UK & World News
GP Plan To Bring In Out-Of-Hours Surgeries
David Cameron has told Sky News he wants doctors' surgeries to be open for longer to ease the pressure on overstretched A&E departments.
The Prime Minister confirmed plans for a £50m trial to have surgeries open from 8am until 8pm, seven days a week.
He insisted the pilot scheme in areas across England, which is expected to cover up to half a million patients, would be properly funded.
Almost one in five patients in a recent NHS survey said inconvenient appointments were a concern, with more than 70% backing weekend and after office opening hours.
The scheme, which was unveiled at the Conservative Party conference in Manchester, will offer extra cash to groups of GPs proposing the most effective ways to improve patient access.
As well as extended surgery hours, ministers hope they will pioneer more effective use of technology, such as consultations with patients via video calls, email and by telephone.
Electronic prescriptions, online appointment booking and allowing people to visit a number of different surgeries across an area are among other measures which could be introduced.
Mr Cameron told Sky: "Sometimes people using Accident & Emergency really just need to see a GP but for hard-working people it is often too difficult because you are at work, you can't get an appointment at the time that fits.
"Let's see if we can have GPs' surgeries open 12 hours a day, seven days a week so you can always get that appointment you need.
"We are starting with pilot schemes in nine regions of England. We are spending the money to help GPs achieve this. We will be able to see how it works."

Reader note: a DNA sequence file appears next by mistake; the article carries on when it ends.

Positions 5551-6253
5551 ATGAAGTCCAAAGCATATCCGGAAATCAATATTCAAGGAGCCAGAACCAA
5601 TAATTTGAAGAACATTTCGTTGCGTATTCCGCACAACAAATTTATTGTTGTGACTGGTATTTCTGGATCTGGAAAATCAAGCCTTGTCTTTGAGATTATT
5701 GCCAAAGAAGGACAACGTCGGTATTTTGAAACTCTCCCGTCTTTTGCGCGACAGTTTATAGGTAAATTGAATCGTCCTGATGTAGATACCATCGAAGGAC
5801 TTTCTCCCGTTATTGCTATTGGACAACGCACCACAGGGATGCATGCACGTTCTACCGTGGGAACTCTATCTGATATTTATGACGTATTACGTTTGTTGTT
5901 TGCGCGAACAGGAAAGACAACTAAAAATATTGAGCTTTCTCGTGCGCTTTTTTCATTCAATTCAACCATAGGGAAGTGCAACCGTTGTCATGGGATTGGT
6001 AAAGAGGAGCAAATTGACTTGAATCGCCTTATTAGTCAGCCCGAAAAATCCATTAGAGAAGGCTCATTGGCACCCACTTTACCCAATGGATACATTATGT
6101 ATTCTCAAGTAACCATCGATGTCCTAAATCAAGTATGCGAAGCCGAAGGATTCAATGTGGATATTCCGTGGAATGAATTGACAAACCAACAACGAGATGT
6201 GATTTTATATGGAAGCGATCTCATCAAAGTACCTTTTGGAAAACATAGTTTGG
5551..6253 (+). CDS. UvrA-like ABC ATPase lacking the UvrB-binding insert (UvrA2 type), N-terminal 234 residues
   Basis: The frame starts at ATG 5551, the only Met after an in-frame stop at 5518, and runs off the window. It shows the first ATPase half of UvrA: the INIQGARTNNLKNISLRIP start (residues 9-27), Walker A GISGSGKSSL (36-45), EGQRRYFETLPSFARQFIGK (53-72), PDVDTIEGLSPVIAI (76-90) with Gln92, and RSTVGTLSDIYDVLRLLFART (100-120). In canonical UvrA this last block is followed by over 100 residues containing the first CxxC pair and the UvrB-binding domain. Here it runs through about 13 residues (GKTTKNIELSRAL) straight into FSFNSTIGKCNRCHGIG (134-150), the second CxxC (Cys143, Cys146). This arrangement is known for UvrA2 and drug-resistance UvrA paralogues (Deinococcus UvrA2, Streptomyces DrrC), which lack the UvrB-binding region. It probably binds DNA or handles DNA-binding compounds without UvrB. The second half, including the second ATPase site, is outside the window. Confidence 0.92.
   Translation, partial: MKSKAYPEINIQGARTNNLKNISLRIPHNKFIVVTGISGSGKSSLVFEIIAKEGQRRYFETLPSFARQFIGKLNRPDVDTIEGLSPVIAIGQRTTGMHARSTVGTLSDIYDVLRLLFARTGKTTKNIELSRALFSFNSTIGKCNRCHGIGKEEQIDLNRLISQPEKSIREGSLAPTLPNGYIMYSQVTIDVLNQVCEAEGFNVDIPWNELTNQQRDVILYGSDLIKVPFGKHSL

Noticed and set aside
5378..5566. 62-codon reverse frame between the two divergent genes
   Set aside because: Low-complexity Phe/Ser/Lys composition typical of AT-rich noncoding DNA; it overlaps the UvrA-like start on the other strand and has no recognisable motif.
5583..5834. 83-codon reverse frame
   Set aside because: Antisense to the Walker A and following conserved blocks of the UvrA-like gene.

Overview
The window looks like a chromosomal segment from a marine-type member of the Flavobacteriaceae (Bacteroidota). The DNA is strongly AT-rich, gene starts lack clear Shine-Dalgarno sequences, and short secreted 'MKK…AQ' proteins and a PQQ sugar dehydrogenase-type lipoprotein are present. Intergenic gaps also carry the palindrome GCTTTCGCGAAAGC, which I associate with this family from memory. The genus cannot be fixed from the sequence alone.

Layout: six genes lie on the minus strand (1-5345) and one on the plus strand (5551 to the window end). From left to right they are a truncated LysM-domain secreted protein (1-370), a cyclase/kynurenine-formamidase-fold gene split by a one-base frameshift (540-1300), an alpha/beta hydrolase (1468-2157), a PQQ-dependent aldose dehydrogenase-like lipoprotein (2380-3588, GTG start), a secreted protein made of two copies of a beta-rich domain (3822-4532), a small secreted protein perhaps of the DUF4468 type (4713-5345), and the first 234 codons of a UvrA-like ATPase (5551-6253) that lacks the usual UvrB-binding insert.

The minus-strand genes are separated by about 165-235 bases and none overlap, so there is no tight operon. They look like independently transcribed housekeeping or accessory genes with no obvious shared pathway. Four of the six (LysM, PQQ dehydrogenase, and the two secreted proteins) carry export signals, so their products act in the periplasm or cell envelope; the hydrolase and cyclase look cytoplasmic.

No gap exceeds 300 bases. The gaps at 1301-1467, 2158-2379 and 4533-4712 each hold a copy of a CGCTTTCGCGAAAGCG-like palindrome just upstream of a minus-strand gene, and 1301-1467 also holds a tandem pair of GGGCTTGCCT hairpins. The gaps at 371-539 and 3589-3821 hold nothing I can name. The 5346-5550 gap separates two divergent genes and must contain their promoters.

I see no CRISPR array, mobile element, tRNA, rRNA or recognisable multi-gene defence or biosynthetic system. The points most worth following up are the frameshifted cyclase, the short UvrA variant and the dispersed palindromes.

He added: "I believe that will work well and then our ambition is to roll that out across the country. That is good for hard-working people but I also think it is right for our health service.
"If you look at A&E, since 2004 when the GP contract changed we see four million more people a year going to Accident & Emergency so I think we are not getting the balance right at the moment."
The first pilot projects are due to be operating by April 2014.
Similar initiatives are already being trialled in some parts of the country, including parts of Manchester, where some surgeries will move to seven-day opening.
Health Secretary Jeremy Hunt, who will talk about the initiative in his speech to the conference, said: "We live in a 24/7 society and we need GPs to find new ways of working so they can offer appointments at times that suit hard-working people.
"Cutting-edge GP practices here in Manchester are leading the way, and we want many more patients across the country to benefit."
Professor Steve Field, Chief Inspector for General Practice, said: "This move towards seven day services is great news for patients and should be embraced by GPs.
"I want to see brilliant access to GP services for patients across the country and will be assessing this in each practice I inspect."
However, shadow health secretary Andy Burnham accused Mr Cameron and his Conservative Party of "taking the NHS backwards".
"This announcement is a major admission of failure and a U-turn of fairly epic proportions," he said.
"Patients are also finding it harder to get appointments, and turning to A&E instead, after he removed Labour's guarantee of an appointment within 48 hours."